And the vision issues didn’t stop there. Director Bryan Singer was reported to have had heated disputes over the film with star Rami Malek, ultimately leading to his firing from the film. When asked about the disputes leading up to the film’s release in October 2018, Malek told IndieWire that he ‘just kept Freddie at the forefront of all of this. Nothing in this business surprises me anymore.’ Malek himself seems largely to thank for the focus not slipping away from Mercury even more, but whether the pressure of pleasing May and Taylor had already shifted that focus too much is up for debate.
To clarify, I was a big fan of Bohemian Rhapsody. It starts slow, but once Queen as a band get going, I enjoyed it thoroughly. I even enjoyed some of the scenes I’m about to mention, but they equally made me question whether they were written in just to ensure May and Taylor had enough scenes that screamed ‘he was nothing without us!’ – as opposed to creating an interesting, raw biopic about Mercury as a person – for them to be on the film’s side once promotion and release time came about.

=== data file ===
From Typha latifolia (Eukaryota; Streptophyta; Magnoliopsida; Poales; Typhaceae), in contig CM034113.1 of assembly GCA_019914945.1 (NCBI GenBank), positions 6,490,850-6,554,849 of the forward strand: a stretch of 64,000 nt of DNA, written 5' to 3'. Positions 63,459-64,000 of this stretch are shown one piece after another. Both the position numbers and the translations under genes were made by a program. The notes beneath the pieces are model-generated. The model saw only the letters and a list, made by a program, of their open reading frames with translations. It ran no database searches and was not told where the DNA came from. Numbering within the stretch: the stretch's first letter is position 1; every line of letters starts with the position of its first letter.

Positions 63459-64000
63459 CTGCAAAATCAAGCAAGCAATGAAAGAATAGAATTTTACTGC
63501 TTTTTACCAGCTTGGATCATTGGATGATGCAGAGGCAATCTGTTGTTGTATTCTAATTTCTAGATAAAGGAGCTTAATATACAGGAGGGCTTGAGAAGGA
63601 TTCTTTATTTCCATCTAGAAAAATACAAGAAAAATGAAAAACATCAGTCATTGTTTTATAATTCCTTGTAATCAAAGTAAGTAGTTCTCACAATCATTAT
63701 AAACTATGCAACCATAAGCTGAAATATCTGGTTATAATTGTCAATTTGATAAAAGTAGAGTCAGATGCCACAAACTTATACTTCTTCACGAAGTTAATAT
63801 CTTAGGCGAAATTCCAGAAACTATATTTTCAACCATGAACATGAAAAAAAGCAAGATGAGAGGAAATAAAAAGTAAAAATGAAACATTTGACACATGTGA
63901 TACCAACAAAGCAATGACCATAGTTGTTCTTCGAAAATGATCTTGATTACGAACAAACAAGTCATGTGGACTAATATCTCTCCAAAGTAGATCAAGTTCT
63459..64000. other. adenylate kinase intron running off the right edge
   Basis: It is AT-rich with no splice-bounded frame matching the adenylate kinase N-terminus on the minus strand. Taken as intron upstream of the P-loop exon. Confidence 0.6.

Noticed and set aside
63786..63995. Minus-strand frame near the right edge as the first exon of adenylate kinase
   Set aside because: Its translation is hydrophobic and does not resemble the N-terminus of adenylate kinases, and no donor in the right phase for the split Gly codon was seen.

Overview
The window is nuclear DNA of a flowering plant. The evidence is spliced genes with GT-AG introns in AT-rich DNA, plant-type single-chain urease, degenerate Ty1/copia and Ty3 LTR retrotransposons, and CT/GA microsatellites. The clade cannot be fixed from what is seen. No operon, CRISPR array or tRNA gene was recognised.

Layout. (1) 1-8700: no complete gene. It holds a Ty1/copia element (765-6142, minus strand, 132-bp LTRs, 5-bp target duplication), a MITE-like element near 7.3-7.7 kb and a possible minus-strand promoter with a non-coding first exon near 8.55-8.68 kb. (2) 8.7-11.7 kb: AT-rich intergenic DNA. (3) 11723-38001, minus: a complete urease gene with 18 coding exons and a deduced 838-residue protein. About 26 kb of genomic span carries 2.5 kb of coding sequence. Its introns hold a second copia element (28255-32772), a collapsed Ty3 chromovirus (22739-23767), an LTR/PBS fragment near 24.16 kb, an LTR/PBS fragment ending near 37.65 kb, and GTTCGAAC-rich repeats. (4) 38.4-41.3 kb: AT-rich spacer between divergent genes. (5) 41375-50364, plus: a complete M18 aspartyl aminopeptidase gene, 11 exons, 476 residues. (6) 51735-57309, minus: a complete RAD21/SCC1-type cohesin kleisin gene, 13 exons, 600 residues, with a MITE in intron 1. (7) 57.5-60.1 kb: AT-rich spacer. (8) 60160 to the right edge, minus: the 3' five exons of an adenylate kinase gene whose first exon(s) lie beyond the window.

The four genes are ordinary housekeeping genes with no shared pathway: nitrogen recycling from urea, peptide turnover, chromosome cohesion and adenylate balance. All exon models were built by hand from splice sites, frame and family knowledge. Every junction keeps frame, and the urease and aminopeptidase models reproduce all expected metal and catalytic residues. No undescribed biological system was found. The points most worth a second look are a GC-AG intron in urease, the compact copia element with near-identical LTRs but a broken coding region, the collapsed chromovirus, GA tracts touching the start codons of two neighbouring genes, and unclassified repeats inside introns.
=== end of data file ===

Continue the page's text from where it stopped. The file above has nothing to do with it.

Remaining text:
While the film is not the adult-oriented exploration of Mercury’s private life that people like Sacha Baron Cohen would have wanted, it doesn’t completely leave out his struggles. There are two scenes in the film in which Mercury stumbles into rehearsal late, and the band bite back against his conduct. In one of them, Mercury comes in halfway through Brian May – played by Gwilym Lee – teaching Roger Taylor, retired Queen bassist John Deacon, and the album’s production crew the audience participation to We Will Rock You. May emphasises over and over that he wants the audience to be a part of their shows, and when Mercury shows up late, he immediately tells him to join the others on stage and clap along.
I like this scene. Mercury joyously plays along to his bandmate’s suggestion and stands amongst the others, clapping on an equal level. But this scene is certainly heavy-handed in both emphasising that May was the one to have this great idea, and that Mercury almost missed it due to his antics. It may be true that May wrote We Will Rock You, but it’s certainly dramatised in an attempt to essentially say that, at this point in the band’s history, Mercury was far from the one keeping them together.